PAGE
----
As I planned my reporting trip into Syria, I prepared for rough living. Among other survival gear, I packed energy bars in case there wasn't enough food and iodine tablets in case there wasn't clean water. Arriving at the Turkish border with Syria, though, I realized I was going into a very different war: a commuter war.
Syria's opposition fighters have captured the border crossing near Kilis, Turkey, and control several roads into Aleppo, the center of fighting. With Aleppo just a two-hour drive from Kilis, many journalists have opted to drive into Syria each morning and return to Turkey to write stories and sleep. Not only is it safer, but electricity and Internet access are a sure thing.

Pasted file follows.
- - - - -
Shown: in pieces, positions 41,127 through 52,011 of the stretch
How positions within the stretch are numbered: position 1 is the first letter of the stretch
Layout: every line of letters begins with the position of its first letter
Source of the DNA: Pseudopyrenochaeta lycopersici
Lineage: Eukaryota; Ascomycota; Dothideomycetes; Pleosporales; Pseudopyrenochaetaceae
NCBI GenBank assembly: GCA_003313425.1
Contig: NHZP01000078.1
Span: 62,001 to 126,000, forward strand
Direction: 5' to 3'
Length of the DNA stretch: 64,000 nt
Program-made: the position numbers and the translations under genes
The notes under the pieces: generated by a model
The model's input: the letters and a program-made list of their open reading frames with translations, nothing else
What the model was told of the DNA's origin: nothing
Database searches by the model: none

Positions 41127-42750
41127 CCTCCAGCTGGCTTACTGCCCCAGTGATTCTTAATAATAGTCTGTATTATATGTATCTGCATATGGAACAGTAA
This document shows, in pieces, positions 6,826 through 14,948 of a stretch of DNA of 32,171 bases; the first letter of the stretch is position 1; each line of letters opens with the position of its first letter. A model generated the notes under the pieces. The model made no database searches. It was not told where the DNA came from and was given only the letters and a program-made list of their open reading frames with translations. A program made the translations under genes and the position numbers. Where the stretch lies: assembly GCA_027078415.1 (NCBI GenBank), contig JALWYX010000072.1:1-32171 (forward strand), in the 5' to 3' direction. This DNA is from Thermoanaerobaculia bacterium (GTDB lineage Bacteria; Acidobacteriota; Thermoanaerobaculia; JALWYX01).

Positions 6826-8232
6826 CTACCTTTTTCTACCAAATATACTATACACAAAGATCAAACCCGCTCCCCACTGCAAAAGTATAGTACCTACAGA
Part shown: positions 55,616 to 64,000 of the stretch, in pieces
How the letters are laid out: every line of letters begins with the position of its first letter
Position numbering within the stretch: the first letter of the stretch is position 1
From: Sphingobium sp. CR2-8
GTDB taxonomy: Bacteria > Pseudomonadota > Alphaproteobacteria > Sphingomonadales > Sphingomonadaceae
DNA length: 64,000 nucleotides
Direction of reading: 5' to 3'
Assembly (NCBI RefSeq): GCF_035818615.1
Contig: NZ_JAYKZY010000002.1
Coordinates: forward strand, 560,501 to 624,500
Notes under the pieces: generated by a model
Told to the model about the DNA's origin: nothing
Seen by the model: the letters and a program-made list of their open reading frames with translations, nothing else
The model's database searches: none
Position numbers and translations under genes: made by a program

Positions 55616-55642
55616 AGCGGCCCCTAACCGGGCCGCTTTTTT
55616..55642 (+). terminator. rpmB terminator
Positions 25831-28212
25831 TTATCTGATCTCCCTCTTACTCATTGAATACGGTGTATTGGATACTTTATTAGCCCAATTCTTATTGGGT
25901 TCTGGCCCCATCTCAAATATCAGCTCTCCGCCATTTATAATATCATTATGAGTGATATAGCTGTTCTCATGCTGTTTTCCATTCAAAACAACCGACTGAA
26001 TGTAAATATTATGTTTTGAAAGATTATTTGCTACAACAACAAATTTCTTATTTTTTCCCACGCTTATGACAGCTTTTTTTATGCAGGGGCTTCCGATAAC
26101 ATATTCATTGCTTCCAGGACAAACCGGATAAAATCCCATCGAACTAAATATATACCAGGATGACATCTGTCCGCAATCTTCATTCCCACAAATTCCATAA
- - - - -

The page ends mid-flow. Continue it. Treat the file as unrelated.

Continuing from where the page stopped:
The commute made my job of writing and filing stories easier, but it also made for a surreal reporting experience. In one afternoon, I might find myself taking cover as windows blew out around me in a bombing. By that evening, I'd be back in Kilis getting my hair cut in a barbershop where a miscommunication led to an accidental mud facial mask.
I've always thought the hardest part of conflict journalism is the anxiety you feel before and after an assignment. When you're navigating a war, you're too busy to think about the what-ifs. Commuting in and out every day creates one of the strangest cycles of stress and decompression I've ever experienced.